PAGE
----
To get a foothold, King’s Hawaiian plans to put its dinner rolls – the company’s best-selling product – in front of all consumers on all media fronts. It feels if it can just get people to try them, passionate fans will spread the word and demand will follow, just as it did on the West Coast.

Thinking its rolls, hamburger and hotdog buns are a good fit for family gatherings, King’s Hawaiian is targeting sports fans and moms with its new campaign.

The company, which has paid for ad space at Fenway Park since last season, chose Hawaiian-born Boston Red Sox outfielder Shane Victorino to star in its first national television commercial, which started airing in the fall. This year, King’s Hawaiian is also advertising at Citi Field, home of the New York Mets, and in Mets game programs.

The company’s new TV ad airing this year is aiming for moms.

“Where our commercials come from is our consumers and how they use the product, and why they use the product and their funny stories,” said Courtney Taira, who manages consumer relationships for the bakery and whose grandfather, Robert, started King’s Hawaiian in Hilo, Hawaii, in 1950.

The King’s Hawaiian campaign also includes TV commercials and product placements during the People’s Choice Awards, the Oscars and Donald Trump’s “Celebrity Apprentice.” The company also sponsored a promotional tour with celebrity chef Donatella Arpaia and has sent a food truck to events including last month’s South by Southwest festival in Austin, Texas.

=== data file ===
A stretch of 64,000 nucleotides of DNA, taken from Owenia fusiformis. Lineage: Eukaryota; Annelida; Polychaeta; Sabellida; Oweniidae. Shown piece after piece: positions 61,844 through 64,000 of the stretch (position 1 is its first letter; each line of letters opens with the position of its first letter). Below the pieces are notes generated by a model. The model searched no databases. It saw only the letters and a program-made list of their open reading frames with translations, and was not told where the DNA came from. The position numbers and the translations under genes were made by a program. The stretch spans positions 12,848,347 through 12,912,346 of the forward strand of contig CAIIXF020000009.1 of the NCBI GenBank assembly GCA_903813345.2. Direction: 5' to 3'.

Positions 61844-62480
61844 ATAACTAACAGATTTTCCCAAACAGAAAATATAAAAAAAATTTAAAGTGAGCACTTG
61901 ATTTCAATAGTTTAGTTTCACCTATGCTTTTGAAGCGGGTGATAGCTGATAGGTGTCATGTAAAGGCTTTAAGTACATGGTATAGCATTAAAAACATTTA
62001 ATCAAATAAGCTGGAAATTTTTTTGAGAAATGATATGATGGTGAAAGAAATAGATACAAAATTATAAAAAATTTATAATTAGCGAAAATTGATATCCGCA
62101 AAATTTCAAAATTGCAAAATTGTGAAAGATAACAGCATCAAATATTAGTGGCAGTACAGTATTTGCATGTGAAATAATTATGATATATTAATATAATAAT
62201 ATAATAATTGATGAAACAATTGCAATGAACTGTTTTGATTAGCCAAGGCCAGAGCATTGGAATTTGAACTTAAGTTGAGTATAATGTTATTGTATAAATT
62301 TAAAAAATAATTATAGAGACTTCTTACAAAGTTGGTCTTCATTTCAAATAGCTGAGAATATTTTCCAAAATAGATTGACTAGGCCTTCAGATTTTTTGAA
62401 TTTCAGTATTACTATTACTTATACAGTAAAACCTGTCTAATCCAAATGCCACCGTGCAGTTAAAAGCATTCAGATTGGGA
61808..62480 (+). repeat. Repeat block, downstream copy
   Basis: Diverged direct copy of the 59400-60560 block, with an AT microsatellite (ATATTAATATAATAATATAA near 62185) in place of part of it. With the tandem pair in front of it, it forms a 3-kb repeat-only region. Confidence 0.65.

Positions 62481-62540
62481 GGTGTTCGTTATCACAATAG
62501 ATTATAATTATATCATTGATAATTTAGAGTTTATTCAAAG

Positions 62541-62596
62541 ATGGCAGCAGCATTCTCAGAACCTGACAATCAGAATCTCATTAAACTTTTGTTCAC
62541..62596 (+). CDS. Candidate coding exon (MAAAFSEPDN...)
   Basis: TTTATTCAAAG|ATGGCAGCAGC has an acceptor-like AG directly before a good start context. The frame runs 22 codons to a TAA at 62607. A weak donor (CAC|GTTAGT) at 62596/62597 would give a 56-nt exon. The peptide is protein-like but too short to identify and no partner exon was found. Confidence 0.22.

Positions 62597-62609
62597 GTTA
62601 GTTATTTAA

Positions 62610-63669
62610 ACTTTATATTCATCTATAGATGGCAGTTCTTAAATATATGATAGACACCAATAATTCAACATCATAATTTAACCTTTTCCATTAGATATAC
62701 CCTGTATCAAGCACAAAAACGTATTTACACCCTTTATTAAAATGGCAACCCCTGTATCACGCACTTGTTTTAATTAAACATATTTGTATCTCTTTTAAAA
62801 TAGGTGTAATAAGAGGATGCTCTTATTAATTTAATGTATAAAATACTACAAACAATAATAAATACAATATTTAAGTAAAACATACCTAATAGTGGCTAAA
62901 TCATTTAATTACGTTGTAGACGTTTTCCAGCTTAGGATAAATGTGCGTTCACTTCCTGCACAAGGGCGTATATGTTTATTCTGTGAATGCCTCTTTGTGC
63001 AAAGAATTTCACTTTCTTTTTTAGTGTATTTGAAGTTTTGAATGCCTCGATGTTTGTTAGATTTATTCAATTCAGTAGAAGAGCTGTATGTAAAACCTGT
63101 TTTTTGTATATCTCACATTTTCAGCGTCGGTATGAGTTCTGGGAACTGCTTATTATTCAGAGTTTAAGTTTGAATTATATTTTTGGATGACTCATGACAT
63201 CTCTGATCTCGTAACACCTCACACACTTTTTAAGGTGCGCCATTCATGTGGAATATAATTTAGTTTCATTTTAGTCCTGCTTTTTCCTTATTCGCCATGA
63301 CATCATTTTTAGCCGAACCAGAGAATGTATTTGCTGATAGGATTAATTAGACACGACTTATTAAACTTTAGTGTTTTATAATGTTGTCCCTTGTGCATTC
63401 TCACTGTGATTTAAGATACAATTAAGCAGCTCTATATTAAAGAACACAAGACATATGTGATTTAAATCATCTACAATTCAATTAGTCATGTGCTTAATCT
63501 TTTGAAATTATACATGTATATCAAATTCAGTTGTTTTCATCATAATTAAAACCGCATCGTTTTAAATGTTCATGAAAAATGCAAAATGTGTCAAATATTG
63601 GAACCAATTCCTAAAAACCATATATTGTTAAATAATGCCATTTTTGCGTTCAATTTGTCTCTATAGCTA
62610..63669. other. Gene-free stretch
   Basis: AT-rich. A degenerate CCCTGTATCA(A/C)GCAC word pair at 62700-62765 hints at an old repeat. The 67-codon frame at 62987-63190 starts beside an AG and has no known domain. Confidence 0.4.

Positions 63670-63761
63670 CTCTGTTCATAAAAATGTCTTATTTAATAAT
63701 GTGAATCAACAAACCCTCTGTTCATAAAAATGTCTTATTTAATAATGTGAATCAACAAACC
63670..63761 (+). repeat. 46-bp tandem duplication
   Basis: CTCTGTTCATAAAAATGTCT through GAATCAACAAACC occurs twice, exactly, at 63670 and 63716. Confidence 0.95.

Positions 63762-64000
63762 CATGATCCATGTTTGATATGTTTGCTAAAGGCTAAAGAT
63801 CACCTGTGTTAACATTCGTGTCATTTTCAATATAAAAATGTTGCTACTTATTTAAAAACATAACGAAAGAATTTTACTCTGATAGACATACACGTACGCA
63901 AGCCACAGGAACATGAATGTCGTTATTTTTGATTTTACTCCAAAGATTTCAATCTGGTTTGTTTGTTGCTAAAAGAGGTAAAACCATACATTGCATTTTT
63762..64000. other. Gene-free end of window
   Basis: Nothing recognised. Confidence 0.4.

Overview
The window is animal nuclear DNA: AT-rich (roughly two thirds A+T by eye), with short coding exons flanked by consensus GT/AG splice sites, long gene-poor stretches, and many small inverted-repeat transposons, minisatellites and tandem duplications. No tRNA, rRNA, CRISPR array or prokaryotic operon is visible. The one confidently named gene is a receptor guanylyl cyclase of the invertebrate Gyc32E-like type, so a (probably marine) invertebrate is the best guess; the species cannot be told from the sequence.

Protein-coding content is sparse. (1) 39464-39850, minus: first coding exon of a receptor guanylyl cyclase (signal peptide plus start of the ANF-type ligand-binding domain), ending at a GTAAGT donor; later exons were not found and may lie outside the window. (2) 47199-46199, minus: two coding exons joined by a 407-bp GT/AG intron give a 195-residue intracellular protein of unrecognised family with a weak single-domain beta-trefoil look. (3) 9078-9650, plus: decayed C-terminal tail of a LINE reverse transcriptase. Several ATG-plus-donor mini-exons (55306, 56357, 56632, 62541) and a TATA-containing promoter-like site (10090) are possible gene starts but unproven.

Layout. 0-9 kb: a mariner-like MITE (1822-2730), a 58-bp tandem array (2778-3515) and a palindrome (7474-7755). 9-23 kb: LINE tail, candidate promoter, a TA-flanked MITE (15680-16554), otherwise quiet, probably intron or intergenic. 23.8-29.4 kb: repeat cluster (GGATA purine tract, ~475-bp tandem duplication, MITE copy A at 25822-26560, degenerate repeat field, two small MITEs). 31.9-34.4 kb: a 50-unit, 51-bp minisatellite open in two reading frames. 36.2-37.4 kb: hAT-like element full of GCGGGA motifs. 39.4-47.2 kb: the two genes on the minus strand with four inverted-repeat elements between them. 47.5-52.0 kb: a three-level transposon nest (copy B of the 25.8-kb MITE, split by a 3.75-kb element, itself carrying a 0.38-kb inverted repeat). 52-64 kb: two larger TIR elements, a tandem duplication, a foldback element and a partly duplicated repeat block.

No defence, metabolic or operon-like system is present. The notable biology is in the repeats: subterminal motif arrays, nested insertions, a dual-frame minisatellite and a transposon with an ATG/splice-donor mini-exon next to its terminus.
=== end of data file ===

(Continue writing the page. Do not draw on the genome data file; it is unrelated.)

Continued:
The hope, Dickens said, is that all the different kinds of advertising will get people to try King’s Hawaiian. Once they do, he’s confident customers will start asking for the company’s products at their local grocers and distribution will follow.

“You really just have to get in front of people and then it will become more common,” he said.


So far, the strategy appears to be paying off. Brand awareness is up nationwide and sales have grown by double digits since the ad blitz started, Dickens said.

King’s Hawaiian is already prepared for the extra demand. The company, which for years baked all of its bread at its Torrance headquarters, opened a plant in Oakwood, Ga., in 2011 and has since expanded into a second plant in the city. King’s Hawaiian last year borrowed $135 million from GE Capital, in part to further expand capacity.

Taira said King’s Hawaiian is very much a family business – her father, Mark, is chief executive – and has always been conservative in its planning and spending. That’s why the company waited to start a national ad campaign until it had the production capability to meet national demand.

That conservative approach, she said, will help ensure the company continues for generations of Taira descendants.

“We are not looking out 10 years, but for a really long time,” she said.

With the company stepping out onto a more national stage, Taira said her family – which has studiously avoided the spotlight for years – is learning to enjoy more attention.

She said her phone was blowing up with calls from across the country once TV ads started airing last year.

“I never thought we would ever get this big,” she said.